populism

Jon Beasley-Murray jpb8 at acpub.duke.edu
Sat Feb 4 10:59:33 MST 1995


On Sat, 4 Feb 1995, Rebecca Hill wrote:

>     Speaking of populism, I live in Minnesota, the capital of U.S.
> anti-semitism and you guessed it - good ol' Mid-western populism.
>   Oversimplified or not, I remain suspicious when I am
> confronted by any movement based not on a theory of social relations, but
> instead in an abstracted idea of the "true people." to defend such a
> movement, as the Narodniks did when they refused to "respond hostiley or
> even indifferently to a truly popular movement" in 1881, simply because it
> is popular, is certainly an overly simplistic response - is it not?

First, I think these recent posts by various people show that there is
still a great deal of uncertainty and confusion over how to analyze and
appraise it.  Is it agrarian or industrial in its base?  Small business
or corporatist?  Even basic descriptive features are under some dispute.
Here, Laclau runs through the problem with (then) current theories of
populism quite well.

Is it possible to talk of Newt Gingrich et. al. at populists?  Do we need
some new term--neo-populism?  If so, how would this help us understand
what is going on?  Stuart Hall termed Margaret Thatcher's government one
of "authoritarian populism," but I forget where (and would appreciate the
reference--Tom?).

Now, I understand why Rebecca is suspicious (and she hits on what makes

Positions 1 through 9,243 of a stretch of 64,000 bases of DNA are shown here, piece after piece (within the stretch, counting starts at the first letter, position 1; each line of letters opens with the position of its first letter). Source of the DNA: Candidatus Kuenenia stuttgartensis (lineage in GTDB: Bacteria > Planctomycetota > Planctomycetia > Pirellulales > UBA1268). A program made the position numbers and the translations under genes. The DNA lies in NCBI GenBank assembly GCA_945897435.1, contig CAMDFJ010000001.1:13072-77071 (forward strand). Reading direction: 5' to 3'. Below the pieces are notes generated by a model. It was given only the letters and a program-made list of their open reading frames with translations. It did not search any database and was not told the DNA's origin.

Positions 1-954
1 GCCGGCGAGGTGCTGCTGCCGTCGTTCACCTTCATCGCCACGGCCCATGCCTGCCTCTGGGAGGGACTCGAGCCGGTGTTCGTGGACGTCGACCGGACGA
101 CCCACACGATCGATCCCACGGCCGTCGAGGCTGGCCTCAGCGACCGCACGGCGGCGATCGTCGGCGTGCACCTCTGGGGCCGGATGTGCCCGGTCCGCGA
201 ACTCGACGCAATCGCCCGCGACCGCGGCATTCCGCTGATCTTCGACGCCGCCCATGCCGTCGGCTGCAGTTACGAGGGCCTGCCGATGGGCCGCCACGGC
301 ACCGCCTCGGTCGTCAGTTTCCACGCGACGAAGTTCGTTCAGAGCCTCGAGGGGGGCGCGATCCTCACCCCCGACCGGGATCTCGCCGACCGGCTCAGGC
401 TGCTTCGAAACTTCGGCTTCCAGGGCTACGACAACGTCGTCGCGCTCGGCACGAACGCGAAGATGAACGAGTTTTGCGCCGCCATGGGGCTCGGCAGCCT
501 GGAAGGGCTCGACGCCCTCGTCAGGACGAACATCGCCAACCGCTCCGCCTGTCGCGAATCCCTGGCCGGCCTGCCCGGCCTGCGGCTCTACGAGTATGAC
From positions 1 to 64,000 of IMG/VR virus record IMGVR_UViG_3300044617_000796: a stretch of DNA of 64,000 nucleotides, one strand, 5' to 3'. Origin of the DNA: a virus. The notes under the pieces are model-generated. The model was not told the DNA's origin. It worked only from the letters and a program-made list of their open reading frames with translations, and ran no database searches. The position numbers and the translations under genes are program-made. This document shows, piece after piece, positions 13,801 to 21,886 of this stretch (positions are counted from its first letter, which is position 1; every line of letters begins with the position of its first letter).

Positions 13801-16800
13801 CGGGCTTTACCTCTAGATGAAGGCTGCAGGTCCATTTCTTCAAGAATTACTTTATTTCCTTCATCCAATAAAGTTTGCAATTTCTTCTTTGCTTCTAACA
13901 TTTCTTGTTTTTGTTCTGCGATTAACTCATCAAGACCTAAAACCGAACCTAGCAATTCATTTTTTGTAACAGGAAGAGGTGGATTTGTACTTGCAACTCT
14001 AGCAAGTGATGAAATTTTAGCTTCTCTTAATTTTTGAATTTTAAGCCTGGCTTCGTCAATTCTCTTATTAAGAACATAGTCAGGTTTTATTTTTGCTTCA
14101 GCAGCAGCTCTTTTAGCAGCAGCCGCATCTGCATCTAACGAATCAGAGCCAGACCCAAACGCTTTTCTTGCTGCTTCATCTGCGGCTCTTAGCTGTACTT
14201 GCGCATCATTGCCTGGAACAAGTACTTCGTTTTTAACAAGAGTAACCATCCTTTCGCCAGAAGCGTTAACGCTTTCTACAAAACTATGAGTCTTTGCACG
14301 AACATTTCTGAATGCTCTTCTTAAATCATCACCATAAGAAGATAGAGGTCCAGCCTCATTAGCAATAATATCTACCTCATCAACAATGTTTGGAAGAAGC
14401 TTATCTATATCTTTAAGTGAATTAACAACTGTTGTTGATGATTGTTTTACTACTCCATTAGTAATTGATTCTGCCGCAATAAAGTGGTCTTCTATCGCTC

populism problematic for marxism or other left analyses), but the problem
remains that:

i. populism is popular--are "the people" just manipulated?  Surely not.

ii. populism *does* tend to be against the State and the status quo, if
it is rarely explicitly anti-capitalist.

iii. populism seems almost an inevitable component even of movements that
are otherwise socialist, and this is even more true of Third World nations.
Here's Immanuel Wallerstein on this:

"For more than a hundred years, the world Left has bemoaned its dilemma
that the world's workers have all too often organized themselves in
'people' forms.  But this is not a soluble dilemma.  It derives from the
contradictions of the system.  There cannot be *fur sich* class activity
that is entirely divorced from people-based political activity.  We see
this in the so-called national liberation movements, in all the new
social movements, in the anti-bureaucratic movements in socialist countries."
	(w. Balibar, _Race, Nation, Class_ [Verso 1991], 85)

As for Peronism... I hope to reply later to Juan Inigo's post.

> -Rebecca Hill

Take care

Jon

Jon Beasley-Murray
Literature Program
Duke University
jpb8 at acpub.duke.edu
http://jefferson.village.virginia.edu/~spoons

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